Gov. Mark Dayton says he plans to tell legislative leaders next week what his requirements would be for a potential special session.
Many lawmakers want another chance to act on the bonding bill that failed to make it to the governor’s desk in the closing minutes of the 2016 session.
Dayton told reporters Wednesday that he will start thinking about a special session this weekend, after he’s acted on the remaining bills on his desk, including the tax bill and supplemental budget bill.
He said he’d prefer to have the special session in June.
“We’ll sit down with the four leaders, see if that’s agreeable including those requirements and see if we have enough of an agreement to have a special session,” Dayton said.
Dayton said legislative leaders would need to agree in advance on a limited agenda. He said construction work inside the Capitol would again require the House to find an alternative meeting space space for a special session.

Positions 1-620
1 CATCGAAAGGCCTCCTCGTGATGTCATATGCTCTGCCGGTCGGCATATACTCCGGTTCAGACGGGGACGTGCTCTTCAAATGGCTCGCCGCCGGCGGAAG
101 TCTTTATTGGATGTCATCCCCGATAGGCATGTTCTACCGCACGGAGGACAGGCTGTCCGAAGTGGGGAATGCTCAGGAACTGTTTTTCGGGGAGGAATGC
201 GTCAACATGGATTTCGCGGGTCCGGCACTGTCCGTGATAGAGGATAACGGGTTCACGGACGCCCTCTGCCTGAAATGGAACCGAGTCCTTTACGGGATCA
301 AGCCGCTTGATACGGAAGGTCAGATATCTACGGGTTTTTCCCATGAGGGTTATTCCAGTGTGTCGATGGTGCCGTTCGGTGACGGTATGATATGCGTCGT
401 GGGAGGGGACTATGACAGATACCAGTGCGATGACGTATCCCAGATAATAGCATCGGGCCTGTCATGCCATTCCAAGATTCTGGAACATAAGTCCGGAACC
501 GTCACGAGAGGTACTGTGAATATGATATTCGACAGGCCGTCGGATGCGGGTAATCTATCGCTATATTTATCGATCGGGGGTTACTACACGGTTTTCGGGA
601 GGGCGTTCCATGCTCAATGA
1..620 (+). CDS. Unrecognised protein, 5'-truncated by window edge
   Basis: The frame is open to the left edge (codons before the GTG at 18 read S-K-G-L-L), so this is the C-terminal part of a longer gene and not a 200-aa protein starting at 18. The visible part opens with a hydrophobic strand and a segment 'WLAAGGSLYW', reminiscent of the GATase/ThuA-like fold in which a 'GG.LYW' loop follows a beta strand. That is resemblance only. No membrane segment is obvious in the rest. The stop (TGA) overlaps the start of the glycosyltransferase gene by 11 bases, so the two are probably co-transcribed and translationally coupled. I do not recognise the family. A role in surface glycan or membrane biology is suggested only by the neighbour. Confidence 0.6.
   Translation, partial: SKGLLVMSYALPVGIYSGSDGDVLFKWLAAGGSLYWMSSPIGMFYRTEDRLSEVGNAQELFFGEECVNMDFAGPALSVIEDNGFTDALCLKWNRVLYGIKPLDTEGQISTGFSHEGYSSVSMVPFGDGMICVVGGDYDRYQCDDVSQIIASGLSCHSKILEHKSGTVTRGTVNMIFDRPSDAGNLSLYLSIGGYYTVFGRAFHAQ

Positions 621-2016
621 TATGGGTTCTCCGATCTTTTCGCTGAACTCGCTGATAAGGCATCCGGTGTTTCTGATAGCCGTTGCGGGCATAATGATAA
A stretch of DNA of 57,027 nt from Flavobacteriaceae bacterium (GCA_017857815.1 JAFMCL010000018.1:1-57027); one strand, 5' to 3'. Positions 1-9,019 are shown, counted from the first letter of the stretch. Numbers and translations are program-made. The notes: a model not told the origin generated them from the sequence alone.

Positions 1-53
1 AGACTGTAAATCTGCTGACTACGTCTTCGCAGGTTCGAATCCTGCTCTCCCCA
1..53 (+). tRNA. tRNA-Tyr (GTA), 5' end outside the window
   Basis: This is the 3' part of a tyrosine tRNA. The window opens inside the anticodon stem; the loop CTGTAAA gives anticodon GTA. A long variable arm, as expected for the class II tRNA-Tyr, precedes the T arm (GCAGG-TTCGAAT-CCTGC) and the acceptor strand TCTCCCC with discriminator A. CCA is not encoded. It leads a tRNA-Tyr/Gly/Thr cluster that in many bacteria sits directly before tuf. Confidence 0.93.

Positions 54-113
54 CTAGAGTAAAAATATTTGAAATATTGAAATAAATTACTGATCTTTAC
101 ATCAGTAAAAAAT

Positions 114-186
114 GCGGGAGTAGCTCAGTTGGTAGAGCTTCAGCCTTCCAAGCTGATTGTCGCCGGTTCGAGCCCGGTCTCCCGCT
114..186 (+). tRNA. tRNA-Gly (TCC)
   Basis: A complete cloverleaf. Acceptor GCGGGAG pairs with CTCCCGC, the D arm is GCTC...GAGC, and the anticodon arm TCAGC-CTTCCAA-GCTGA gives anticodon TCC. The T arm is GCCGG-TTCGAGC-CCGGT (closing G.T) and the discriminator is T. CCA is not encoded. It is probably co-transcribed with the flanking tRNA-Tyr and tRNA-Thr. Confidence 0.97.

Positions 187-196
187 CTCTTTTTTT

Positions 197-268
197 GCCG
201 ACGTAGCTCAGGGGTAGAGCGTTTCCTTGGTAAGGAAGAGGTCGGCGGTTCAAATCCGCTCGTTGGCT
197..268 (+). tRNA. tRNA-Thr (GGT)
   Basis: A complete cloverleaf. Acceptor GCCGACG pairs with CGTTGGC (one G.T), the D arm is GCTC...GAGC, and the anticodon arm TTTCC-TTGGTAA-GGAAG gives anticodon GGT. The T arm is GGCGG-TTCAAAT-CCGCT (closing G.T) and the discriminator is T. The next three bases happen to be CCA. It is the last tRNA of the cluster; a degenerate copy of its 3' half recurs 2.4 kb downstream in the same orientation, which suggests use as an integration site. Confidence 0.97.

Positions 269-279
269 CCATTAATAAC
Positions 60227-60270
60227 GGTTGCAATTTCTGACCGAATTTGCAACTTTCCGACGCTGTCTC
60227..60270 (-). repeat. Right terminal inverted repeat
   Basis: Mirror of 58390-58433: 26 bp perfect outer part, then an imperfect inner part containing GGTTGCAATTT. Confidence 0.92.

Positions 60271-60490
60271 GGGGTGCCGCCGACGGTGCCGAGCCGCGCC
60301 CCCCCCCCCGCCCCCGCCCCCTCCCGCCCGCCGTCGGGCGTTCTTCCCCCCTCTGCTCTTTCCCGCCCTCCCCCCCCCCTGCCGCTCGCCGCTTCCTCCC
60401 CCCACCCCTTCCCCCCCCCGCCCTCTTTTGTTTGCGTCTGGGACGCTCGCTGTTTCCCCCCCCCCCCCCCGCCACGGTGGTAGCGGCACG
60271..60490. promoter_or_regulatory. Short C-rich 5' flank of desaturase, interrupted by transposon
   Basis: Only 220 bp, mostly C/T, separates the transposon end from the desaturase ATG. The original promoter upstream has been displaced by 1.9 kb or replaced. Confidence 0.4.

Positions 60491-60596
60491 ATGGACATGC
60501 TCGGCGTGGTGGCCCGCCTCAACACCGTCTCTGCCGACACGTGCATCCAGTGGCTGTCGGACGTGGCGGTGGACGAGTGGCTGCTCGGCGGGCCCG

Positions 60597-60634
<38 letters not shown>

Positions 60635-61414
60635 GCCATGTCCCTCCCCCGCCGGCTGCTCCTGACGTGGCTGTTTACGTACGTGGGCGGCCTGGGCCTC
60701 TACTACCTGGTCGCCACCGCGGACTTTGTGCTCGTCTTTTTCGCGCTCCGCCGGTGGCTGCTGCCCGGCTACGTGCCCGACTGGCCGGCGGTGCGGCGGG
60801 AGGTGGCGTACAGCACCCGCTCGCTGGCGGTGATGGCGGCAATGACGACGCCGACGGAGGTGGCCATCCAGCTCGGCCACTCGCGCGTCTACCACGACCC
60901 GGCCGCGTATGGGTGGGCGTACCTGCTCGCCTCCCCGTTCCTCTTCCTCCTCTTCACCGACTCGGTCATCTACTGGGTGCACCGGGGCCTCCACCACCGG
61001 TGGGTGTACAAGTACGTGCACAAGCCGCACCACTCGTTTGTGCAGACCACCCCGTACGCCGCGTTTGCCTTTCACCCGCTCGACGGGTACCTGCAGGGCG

Dayton said one of his requirements for a special session would be to include the University of Minnesota health sciences building project in the bonding bill. He declined to list any other must-haves.
Meanwhile, House Republicans made their case for a special session by drawing attention to a dangerous stretch of road that they want upgraded in a bonding bill. They held a news conference along Highway 12 in Maple Plain with people who lost family members in fatal crashes there.
“We didn’t come here to play a blame game today,” said House Speaker Kurt Daudt, R-Zimmerman, “We came here to encourage the governor and others to come together to fund the necessary dollars that are needed to fix the problems here along Highway 12.”
Daudt also issued a news release in which he did point fingers. He squarely blamed Senate Democrats for standing in the way of the 11th hour bonding bill.
House Minority leader Paul Thissen, DFL-Minneapolis, said in a statement the state needs a comprehensive transportation funding package. He squarely blamed Republicans for not getting one passed this year.
“Procrastination and brinksmanship don’t build a single mile of road,” Thissen said, “Minnesotans are tired of it, and they should be.”